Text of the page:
The United States has a higher ratio of maternal deaths than 40 other countries around the world, even though it spends more money per capita on maternity care than any other! 
The notion that the United States is the safest nation in the world to give birth is a misnomer according to this alarming statistic. Ranked below many of its industrialized counterparts, the United States even falls below a developing country like South Korea. 
Before all you advocates for socialized medicine start pointing fingers at the conservative policy makers against Obama-care, take a closer look at the reasons for this alarming statistic. While I’m a firm believer that all women should have some basic access to prenatal care, other factors contribute to the US’ poor ranking. Of all births in the United States, 29% are caesarean section. C-sections increase the risk of excessive bleeding which contributes to higher maternal mortality rates. Secondly, a spike in obesity may be a factor. Overweight women tend to be diabetic or experience other complications that affect pregnancy outcomes. Additionally, more women are giving birth in their late 30s and 40s when risks of pregnancy complications are higher. Lastly, the fact that more states are using a separate item on their death certificate indicating pregnancy status of the woman has huge implications on data collection accuracy. 
Unlike infant mortality, maternal mortality is far more complicated to calculate since women of childbearing age die of various reasons that may be directly or indirectly related to a pregnancy in various health institutions. An example of this is included in The Journal of Perinatal Education. Lara Nuerge Schultz died of a pulmonary embolism in an Ohio hospital a month after she gave birth in a Pennsylvania hospital. It’s possible that her death was not recorded as pregnancy-related.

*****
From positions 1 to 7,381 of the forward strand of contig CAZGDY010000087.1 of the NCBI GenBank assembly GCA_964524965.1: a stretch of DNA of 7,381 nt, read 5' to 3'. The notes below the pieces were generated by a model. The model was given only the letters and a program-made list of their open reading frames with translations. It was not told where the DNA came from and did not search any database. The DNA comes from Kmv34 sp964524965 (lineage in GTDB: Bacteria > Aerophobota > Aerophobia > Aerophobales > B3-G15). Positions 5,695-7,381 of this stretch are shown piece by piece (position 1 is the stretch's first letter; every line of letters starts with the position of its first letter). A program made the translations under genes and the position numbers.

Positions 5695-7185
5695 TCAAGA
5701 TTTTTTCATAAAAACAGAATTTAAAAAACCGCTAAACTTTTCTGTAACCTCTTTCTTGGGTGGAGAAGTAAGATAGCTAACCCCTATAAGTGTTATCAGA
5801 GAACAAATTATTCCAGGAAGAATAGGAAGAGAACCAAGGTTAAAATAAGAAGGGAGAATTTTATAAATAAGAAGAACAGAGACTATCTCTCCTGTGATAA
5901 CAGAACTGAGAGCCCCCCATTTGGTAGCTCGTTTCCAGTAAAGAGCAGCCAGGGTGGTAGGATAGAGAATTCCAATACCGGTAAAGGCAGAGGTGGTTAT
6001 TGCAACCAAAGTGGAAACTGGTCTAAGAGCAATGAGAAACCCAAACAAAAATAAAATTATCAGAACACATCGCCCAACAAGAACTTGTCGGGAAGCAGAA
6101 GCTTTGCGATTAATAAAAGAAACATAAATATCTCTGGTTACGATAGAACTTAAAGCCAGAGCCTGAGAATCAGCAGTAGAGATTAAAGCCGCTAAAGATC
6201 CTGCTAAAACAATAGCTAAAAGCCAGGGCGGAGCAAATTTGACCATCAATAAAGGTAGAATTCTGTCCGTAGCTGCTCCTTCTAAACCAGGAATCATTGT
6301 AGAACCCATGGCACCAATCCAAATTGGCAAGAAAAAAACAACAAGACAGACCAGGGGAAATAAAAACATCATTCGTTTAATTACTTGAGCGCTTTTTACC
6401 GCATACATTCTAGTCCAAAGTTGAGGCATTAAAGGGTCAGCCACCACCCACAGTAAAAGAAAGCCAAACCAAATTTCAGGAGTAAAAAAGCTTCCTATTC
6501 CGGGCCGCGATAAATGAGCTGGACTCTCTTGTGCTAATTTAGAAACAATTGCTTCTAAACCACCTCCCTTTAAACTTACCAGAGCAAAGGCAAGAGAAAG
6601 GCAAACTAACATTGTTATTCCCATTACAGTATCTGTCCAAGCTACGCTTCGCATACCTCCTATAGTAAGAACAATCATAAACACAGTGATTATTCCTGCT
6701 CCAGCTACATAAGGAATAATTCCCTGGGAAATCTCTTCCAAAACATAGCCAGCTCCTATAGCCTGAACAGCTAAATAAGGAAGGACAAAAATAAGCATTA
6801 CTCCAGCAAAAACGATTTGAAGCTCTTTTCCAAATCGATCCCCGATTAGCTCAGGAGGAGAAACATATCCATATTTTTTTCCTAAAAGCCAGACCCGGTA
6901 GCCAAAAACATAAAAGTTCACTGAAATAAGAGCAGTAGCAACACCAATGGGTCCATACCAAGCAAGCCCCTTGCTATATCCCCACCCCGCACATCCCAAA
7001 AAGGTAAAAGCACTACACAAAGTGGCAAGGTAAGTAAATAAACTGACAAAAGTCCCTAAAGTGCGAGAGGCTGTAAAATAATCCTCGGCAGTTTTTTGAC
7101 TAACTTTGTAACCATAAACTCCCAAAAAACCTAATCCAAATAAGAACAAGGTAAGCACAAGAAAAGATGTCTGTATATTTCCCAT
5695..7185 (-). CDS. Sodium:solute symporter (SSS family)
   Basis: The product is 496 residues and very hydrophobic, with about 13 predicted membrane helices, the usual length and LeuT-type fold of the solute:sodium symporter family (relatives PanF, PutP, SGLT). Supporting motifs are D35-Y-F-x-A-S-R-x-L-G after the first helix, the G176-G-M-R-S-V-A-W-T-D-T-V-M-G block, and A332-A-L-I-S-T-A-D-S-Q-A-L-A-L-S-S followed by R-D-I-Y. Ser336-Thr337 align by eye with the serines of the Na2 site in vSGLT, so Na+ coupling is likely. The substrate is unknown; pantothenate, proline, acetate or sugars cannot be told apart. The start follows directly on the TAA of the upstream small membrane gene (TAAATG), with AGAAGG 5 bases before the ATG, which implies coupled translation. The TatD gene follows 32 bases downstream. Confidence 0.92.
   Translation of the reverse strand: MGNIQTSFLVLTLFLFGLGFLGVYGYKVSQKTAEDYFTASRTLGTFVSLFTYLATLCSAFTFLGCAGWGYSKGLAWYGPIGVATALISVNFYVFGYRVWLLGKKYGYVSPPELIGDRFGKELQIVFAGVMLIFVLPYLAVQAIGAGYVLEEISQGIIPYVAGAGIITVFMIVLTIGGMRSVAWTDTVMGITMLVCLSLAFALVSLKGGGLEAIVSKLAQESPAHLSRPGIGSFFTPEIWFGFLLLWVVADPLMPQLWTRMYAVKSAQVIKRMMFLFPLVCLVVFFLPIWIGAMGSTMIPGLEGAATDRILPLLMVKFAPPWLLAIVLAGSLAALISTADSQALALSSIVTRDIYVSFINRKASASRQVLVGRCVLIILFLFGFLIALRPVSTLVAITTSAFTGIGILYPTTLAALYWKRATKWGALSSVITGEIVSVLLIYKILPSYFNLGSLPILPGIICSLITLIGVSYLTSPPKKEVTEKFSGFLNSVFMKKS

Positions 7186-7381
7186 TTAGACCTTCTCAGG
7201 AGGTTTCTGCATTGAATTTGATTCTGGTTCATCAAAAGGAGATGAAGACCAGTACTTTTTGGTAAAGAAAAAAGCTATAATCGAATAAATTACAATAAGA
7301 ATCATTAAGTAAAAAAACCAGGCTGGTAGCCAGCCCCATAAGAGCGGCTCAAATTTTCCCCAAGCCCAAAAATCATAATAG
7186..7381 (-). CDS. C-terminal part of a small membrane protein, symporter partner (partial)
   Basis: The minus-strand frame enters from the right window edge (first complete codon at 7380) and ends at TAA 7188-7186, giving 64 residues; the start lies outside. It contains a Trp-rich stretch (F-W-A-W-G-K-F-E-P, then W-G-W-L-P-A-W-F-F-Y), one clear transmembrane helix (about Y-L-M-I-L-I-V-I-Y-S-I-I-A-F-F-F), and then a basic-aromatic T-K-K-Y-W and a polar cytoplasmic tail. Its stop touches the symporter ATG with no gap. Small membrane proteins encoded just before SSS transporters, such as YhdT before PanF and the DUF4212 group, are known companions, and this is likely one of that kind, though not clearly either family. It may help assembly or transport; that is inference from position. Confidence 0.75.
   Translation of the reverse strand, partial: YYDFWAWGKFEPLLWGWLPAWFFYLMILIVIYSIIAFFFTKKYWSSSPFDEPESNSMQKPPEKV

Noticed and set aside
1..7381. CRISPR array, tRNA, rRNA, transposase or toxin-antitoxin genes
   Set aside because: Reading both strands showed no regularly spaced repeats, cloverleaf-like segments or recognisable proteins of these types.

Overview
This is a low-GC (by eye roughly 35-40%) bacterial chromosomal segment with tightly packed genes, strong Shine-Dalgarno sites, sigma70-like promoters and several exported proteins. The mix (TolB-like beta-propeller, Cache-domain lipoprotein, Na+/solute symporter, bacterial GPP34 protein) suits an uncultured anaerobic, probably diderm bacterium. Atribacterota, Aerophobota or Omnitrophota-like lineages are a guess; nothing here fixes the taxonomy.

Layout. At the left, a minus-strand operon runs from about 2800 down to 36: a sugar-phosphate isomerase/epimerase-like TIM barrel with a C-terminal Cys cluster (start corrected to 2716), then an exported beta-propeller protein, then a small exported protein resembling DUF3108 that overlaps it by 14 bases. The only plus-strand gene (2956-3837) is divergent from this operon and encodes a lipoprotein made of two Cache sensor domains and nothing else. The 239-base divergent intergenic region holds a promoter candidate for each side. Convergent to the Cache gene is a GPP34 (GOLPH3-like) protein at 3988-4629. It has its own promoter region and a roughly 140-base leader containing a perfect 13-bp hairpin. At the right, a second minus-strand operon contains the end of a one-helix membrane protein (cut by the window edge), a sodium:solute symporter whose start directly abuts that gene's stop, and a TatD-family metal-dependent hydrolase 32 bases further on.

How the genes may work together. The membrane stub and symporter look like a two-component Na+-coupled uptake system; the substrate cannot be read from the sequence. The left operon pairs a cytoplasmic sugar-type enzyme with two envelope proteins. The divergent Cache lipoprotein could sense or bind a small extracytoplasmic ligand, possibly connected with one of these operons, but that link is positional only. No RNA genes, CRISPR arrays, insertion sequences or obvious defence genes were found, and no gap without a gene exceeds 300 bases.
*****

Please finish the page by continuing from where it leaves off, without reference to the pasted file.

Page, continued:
In an effort to combat this unreliable data collection, 24 states have begun including sections on their death certificates that ask direct questions regarding maternity care. These states are listed below:
While the United States is still a long way from a federally mandated way to accurately collect maternal mortality data, these 24 states are helping the data collection process. A ranking of 41st, is alarming, but problems can’t be corrected unless proper data is analyzed and recommendations are offered to health providers and to the public. The United States is making strides towards accounting for their maternal mortalities, is South Korea?